The Internet Corporation for Assigned Names and Numbers (ICANN) has approved its most radical change ever in how online domain names are assigned.
Beginning in January 2012, ICANN will be accepting applications for domain names that expand far beyond the limited .com, .net., .org, etc options that exist today.
In what will be an infinitely more confusing system, applicants will be able to register anything they want as a domain extension. So, for example, I would be able to apply for the .luttrell domain, and then I’d be able to make the website http://www.mike.luttrell.
But I probably won’t, because applications for one of the new “vanity” domains will cost $185,000, a price ICANN justifies by saying it needs to cover the cost of processing the applications and preparing for potential litigation and other issues that could arise.
“This may be the dawn of a new age of online innovation in the domain name space,” said ICANN chief Rod Beckstrom, as quoted by the Wall Street Journal. “The Internet’s addressing system has just been opened up to the limitless possibilities of human imagination and creativity.”
Between January 12 and April 12 next year, the application process will be open. Anyone who just wants to apply will have to pay the $185,000 fee, even if multiple people or companies apply for the same domain. Anyone who doesn’t end up getting the domain will receive only a partial refund.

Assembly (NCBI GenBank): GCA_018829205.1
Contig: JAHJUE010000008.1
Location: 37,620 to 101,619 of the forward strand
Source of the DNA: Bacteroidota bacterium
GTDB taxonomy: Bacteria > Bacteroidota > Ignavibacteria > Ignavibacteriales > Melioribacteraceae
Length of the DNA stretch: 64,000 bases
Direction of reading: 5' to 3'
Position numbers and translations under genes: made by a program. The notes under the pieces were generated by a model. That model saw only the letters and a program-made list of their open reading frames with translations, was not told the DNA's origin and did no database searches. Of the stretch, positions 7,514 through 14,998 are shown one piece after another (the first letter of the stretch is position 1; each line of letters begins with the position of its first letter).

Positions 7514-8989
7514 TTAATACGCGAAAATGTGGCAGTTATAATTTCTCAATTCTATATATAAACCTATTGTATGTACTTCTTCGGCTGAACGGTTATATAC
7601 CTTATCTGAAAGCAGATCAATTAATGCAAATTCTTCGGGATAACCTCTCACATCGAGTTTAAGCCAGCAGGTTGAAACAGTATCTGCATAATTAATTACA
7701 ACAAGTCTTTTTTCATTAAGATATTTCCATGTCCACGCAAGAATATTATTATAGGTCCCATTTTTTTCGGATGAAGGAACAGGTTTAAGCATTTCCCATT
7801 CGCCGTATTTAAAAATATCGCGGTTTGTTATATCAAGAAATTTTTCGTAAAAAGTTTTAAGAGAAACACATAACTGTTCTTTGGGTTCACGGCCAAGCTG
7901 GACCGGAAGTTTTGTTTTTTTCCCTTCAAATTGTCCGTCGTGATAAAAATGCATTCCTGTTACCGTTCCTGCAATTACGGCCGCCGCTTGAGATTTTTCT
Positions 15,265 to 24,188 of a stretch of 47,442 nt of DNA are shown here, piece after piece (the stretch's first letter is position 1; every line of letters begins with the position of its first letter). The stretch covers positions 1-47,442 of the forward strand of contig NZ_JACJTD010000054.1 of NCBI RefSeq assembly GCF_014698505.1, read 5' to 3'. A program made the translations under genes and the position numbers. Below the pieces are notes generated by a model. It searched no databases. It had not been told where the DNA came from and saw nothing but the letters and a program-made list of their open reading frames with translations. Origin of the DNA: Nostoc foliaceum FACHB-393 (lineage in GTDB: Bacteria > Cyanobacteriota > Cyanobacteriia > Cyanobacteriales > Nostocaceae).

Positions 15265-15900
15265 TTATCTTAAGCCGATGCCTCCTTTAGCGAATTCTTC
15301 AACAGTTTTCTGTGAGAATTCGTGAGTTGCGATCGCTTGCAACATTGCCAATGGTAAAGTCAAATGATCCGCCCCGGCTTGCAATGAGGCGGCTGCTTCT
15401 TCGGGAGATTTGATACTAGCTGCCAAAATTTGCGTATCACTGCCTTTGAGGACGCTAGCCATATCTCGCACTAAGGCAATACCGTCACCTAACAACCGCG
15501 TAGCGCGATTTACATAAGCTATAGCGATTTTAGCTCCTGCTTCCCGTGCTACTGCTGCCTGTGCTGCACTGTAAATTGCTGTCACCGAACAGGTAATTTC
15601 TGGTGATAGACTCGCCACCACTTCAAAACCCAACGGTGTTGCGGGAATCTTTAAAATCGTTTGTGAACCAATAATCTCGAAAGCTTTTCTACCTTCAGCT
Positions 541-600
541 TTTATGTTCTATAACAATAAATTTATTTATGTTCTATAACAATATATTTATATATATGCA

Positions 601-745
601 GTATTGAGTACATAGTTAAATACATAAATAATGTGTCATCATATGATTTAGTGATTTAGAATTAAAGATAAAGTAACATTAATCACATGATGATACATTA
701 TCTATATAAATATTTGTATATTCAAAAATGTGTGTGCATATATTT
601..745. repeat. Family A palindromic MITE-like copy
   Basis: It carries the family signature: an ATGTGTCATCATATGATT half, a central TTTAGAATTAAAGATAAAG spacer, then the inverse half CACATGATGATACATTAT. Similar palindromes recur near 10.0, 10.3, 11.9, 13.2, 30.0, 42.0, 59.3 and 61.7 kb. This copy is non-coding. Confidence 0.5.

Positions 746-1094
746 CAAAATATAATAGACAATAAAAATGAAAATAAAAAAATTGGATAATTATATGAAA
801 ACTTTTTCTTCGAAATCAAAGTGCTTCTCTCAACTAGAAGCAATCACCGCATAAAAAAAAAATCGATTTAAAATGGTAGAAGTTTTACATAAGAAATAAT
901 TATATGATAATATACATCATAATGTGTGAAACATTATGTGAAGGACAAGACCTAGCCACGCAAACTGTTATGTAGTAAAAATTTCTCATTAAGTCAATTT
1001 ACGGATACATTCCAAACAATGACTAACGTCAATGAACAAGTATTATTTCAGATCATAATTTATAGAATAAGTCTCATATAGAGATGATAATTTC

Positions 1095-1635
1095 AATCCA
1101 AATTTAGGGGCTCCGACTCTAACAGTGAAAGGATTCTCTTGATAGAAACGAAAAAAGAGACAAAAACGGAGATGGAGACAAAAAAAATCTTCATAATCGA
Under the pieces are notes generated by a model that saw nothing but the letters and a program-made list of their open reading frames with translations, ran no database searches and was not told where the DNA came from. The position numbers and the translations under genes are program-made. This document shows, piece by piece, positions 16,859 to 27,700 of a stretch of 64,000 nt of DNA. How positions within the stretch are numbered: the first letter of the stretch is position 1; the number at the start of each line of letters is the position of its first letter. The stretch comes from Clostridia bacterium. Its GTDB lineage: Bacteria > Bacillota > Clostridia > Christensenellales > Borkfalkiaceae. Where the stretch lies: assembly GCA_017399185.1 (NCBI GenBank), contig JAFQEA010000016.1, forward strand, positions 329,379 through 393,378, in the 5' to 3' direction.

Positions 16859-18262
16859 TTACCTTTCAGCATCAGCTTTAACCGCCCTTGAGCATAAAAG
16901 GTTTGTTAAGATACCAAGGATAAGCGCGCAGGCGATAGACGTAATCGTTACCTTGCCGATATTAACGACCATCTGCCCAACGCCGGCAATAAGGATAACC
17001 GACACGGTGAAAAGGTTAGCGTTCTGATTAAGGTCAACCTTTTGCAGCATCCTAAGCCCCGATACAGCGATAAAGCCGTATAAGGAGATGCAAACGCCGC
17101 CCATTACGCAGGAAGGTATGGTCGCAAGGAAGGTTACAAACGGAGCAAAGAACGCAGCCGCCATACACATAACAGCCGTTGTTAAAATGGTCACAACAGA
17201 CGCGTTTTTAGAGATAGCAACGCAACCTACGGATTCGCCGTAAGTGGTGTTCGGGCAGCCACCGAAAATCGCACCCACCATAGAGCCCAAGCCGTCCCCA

As for who gets the domain, after April 12, that will be up to a special panel whose job it is to determine which applicant most deserves the domain, based on information presented in the application. That is to say, Sony would probably have no trouble locking in the .ps3 domain but probably would not win a battle against Microsoft in a .xbox360 application.
For the murkier areas, like a battle between, say, Eric Luttrell and myself, ICANN would open up the process to an auction between all the ‘qualified’ applicants.
In other words, the big winner here is ICANN, which is expected to rake in huge sums of money during the application process. However, since it is a non-profit organization, all the funds will “go back to the community for good work,” ICANN chairman Peter Dengate Thrush was quoted as saying.